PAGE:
Categories: Bill Babbitt
Tags: Bill Babbitt, math, MATHCOUNTS
Frequently the arguments against registering a MATHCOUNTS team is that it costs money or that teachers don’t have time for it. I think it’s time to go beyond this kind of thinking because it is exactly this kind of thinking that has gotten the US where we are, which is below the average of the OECD countries that participated in an international exam in math and science.
A team of four students and a teacher working MATHCOUNTS problems in a classroom somewhere shouldn’t be the goal – it’s the first drop in a mathematical pond where the effect of the ripples from that drop which are far more important and ultimately more valuable.
Building a mathematical community – starts with an enthusiastic teacher and 4 students diligently working on math contest problems. Those four students have an effect on their friends and other younger students – and possibly persuade them to also diligently work on math contest problems. This can be done at weekly meetings that might involve pizza and an appropriate social time. Participant students grow older and move on but are asked to COME BACK to assist their former teacher in coaching younger students. The positive energy builds, young students learn from older students who are modeling desirable behavior, older students get service credit for say ‘National Merit Scholarships’ and create line items for their college resumes. The effort continues to expand blossoming into (dare I say) a full blown math circle. A lively community actively involved in math, linguistics, and physics competitions.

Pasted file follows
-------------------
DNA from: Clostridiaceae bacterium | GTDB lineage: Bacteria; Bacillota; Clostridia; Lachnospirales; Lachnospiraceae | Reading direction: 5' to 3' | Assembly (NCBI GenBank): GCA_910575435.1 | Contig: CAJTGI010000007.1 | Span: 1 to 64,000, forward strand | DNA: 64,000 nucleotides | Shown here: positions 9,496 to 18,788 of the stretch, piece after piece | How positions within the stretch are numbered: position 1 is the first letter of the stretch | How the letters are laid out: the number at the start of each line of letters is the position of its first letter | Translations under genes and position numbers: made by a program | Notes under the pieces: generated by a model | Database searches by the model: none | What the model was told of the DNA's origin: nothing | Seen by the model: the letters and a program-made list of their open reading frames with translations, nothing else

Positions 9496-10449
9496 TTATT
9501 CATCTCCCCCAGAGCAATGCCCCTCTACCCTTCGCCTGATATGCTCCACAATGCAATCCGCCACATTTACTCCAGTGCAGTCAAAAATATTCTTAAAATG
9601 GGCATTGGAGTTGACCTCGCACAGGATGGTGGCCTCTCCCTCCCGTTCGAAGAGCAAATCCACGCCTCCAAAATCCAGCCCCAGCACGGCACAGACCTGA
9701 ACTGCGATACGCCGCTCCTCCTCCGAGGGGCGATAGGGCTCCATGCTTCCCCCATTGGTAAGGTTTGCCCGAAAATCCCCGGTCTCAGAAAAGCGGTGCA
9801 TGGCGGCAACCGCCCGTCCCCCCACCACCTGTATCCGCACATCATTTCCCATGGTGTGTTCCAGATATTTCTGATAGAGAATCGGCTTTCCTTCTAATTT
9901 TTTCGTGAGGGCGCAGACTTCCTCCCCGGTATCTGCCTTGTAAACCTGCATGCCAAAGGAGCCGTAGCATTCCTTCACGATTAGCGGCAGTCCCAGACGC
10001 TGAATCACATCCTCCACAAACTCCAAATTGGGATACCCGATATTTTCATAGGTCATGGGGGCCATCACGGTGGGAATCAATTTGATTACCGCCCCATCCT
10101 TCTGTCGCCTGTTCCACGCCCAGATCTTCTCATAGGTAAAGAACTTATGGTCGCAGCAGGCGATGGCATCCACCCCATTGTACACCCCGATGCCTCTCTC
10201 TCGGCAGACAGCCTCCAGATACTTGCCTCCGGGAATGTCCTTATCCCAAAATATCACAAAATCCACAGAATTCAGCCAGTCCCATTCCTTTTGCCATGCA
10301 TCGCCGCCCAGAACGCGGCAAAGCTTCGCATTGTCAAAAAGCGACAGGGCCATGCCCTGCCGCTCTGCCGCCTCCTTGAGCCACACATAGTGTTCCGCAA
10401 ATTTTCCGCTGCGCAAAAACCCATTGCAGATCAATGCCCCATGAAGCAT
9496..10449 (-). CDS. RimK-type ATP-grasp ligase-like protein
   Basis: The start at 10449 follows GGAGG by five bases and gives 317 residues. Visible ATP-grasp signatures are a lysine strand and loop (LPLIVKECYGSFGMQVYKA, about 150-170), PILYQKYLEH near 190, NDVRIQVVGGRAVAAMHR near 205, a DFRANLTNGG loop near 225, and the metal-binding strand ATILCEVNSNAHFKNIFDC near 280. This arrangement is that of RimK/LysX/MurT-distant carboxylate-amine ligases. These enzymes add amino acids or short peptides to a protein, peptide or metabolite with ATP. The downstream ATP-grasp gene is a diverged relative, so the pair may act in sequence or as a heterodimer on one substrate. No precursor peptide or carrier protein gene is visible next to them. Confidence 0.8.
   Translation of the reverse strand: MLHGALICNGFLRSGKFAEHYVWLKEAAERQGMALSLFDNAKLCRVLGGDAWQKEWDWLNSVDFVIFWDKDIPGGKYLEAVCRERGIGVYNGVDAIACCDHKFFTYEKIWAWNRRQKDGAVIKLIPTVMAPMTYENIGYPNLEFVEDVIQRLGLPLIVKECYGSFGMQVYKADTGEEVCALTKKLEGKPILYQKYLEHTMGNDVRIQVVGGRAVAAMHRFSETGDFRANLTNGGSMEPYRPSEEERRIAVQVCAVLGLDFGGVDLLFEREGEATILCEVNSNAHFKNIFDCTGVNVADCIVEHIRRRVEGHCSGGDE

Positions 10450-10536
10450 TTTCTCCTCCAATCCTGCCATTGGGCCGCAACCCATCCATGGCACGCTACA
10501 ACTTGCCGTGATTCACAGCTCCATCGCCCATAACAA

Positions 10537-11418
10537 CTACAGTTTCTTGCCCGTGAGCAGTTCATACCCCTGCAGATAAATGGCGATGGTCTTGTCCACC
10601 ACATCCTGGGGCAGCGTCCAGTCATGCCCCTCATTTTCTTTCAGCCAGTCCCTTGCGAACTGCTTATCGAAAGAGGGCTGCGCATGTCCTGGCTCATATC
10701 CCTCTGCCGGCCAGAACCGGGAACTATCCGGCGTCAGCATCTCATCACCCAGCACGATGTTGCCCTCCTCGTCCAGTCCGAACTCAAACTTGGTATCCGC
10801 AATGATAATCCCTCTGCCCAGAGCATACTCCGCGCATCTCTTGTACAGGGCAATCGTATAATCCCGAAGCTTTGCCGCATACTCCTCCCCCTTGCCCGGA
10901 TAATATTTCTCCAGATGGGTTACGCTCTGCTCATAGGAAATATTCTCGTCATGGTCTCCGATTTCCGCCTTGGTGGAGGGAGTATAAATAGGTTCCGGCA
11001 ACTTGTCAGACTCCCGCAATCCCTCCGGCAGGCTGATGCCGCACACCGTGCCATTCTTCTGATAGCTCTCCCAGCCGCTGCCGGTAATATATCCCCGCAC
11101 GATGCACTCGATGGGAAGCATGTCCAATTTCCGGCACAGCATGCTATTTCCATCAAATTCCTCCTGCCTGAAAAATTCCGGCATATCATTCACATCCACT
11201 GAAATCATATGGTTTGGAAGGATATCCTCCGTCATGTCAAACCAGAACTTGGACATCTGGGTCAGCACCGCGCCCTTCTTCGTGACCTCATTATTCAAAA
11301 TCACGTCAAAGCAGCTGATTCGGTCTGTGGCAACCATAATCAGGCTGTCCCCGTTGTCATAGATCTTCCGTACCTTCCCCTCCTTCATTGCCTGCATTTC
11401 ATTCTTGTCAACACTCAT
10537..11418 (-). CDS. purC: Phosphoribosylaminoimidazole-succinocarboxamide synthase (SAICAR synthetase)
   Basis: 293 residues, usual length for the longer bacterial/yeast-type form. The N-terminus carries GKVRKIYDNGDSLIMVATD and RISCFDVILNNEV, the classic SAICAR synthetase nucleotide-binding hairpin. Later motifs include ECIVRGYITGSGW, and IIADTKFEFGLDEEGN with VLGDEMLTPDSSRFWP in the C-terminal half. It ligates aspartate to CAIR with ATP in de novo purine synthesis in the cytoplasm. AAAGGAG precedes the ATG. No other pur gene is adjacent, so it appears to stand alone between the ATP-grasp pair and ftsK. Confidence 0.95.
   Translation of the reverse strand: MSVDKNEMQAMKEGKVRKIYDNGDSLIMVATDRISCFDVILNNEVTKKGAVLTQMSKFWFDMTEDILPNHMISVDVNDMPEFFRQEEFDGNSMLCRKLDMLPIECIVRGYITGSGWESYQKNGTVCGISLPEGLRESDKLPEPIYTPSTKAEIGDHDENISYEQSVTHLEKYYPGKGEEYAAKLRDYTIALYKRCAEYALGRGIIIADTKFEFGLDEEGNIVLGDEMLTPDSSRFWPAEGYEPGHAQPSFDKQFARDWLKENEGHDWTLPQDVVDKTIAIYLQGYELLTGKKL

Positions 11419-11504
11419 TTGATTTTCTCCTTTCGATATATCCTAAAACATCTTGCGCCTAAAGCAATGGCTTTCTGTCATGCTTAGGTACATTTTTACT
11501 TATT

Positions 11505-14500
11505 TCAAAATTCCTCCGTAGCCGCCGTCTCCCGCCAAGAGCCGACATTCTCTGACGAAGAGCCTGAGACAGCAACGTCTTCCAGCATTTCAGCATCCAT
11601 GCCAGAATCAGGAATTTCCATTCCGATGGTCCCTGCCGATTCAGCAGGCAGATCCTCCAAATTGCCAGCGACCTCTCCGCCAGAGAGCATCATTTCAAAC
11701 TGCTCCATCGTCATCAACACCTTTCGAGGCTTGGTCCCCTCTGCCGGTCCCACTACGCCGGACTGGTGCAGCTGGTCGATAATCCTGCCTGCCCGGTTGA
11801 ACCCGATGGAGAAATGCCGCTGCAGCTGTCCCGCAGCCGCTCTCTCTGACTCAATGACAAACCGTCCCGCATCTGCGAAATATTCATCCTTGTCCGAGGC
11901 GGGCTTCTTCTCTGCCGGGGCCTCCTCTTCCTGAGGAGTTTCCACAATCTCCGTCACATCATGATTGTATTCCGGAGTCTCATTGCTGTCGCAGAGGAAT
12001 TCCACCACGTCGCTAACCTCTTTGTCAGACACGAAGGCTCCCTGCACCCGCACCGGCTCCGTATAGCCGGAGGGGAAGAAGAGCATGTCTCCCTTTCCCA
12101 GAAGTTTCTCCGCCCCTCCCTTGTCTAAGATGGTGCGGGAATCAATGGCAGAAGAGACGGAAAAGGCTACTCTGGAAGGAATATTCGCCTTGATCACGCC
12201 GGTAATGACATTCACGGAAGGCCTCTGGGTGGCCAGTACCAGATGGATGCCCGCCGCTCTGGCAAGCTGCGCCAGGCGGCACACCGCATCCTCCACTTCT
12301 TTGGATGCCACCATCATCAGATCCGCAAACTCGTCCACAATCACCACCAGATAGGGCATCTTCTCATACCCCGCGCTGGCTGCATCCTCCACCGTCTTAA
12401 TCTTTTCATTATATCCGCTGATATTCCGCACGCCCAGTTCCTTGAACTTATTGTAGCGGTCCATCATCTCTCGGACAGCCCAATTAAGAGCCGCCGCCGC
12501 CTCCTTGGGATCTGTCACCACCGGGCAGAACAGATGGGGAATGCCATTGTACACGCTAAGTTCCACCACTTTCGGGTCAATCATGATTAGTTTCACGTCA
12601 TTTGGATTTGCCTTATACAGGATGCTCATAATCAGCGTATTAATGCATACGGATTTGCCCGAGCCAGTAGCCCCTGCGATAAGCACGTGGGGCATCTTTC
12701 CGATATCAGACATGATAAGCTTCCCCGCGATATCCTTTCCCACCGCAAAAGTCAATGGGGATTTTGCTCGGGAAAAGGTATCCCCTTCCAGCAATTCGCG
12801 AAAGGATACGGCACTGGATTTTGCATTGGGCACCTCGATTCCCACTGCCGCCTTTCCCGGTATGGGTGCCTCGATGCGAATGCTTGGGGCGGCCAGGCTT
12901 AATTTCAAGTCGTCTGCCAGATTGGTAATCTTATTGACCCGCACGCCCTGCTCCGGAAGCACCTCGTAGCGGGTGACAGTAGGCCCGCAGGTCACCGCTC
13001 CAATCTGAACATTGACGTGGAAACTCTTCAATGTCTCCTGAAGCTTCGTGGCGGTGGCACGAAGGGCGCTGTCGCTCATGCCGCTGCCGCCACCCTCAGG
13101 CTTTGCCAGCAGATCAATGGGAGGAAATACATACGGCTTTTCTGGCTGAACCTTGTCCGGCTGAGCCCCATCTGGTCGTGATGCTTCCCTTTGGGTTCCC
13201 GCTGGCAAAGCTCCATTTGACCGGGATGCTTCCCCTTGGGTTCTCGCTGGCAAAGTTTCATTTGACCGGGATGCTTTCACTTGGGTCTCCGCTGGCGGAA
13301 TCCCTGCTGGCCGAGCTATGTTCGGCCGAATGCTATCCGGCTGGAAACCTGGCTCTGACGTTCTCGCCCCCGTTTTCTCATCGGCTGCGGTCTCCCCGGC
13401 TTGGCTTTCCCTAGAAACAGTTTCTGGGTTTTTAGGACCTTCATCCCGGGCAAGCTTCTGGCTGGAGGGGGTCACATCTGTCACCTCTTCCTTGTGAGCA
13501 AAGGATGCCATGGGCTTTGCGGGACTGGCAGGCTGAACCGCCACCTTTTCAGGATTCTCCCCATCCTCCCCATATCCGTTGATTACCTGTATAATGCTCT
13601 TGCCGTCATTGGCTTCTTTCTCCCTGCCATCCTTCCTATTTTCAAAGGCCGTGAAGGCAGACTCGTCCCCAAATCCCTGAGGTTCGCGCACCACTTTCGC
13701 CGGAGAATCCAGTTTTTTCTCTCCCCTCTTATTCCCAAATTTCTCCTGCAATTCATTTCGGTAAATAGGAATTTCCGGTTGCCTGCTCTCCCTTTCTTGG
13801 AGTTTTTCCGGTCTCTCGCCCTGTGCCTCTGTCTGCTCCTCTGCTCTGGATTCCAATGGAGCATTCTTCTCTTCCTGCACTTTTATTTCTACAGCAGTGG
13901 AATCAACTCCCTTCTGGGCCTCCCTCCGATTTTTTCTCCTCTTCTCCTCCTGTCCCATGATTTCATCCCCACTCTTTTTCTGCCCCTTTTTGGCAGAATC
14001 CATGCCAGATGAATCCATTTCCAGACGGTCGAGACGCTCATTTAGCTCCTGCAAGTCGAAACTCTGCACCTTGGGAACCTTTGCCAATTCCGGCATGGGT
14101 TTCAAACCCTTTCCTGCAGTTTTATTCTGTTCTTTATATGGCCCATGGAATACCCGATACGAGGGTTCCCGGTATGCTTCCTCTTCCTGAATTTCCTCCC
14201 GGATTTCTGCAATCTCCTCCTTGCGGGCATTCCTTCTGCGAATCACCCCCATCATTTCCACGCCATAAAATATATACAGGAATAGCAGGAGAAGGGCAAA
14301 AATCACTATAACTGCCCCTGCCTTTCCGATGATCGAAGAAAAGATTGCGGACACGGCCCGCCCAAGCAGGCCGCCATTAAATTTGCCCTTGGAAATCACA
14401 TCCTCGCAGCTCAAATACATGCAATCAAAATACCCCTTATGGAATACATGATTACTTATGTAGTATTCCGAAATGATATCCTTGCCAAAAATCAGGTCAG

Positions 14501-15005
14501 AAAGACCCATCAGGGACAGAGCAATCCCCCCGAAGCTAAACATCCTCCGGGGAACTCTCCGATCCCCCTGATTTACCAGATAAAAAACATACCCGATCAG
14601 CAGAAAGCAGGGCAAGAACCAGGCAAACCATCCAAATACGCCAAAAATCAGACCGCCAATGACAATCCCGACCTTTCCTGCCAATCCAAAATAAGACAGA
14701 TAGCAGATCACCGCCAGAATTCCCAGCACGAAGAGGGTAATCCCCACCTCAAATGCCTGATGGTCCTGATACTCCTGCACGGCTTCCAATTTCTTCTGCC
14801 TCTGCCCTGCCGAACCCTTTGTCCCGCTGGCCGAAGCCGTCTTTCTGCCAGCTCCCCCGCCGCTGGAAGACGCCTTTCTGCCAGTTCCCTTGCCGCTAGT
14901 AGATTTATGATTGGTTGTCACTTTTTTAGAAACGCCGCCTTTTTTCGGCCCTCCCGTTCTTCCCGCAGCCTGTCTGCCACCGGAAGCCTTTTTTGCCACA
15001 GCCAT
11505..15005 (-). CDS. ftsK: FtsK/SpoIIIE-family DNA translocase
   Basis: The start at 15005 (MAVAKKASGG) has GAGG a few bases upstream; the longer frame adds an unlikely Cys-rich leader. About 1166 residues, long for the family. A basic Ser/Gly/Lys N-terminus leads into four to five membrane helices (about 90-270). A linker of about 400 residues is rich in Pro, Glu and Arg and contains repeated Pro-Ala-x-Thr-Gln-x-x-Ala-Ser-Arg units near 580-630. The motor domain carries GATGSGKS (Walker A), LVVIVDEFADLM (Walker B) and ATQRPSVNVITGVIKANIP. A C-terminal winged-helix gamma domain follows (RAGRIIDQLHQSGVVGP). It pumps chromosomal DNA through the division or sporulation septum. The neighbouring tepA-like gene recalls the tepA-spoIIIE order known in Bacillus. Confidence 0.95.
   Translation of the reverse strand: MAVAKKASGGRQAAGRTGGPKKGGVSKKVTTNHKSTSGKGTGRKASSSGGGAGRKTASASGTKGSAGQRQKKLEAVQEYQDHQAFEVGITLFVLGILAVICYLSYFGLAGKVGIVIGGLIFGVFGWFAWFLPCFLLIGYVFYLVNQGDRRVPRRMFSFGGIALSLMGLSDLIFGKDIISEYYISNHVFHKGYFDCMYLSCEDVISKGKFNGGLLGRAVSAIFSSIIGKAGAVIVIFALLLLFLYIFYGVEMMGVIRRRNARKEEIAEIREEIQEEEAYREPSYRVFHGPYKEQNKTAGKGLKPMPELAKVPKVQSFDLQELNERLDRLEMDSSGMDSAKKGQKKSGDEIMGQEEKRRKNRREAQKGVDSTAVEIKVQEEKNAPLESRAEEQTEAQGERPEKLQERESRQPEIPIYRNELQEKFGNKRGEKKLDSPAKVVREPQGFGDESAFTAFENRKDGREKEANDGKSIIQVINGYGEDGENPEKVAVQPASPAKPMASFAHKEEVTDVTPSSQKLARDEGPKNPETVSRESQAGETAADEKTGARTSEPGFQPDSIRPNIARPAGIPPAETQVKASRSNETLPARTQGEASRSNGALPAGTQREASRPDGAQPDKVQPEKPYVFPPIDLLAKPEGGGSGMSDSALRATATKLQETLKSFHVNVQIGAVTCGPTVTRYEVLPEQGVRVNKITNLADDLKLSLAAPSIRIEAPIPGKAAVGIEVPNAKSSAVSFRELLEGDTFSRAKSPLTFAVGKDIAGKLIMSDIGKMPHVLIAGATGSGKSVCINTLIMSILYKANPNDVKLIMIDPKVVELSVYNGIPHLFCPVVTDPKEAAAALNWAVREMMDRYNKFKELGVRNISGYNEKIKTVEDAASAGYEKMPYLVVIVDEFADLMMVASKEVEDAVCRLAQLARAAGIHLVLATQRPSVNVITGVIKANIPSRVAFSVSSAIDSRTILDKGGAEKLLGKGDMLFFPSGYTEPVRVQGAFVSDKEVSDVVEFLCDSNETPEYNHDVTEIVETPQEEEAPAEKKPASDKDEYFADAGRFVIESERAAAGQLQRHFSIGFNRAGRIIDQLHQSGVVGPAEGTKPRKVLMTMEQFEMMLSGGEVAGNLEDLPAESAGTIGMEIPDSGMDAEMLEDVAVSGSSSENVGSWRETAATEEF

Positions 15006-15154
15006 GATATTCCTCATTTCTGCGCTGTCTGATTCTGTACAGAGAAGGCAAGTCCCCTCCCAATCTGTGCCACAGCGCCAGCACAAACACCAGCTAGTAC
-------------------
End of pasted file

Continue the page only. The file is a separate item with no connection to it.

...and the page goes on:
The ripple effect from such a group in a single school could quite possibly be a tide that lifts all boats. And all of this from a little MATHCOUNTS team working diligently with a teacher in a classroom someplace. I don’t think we can afford not to.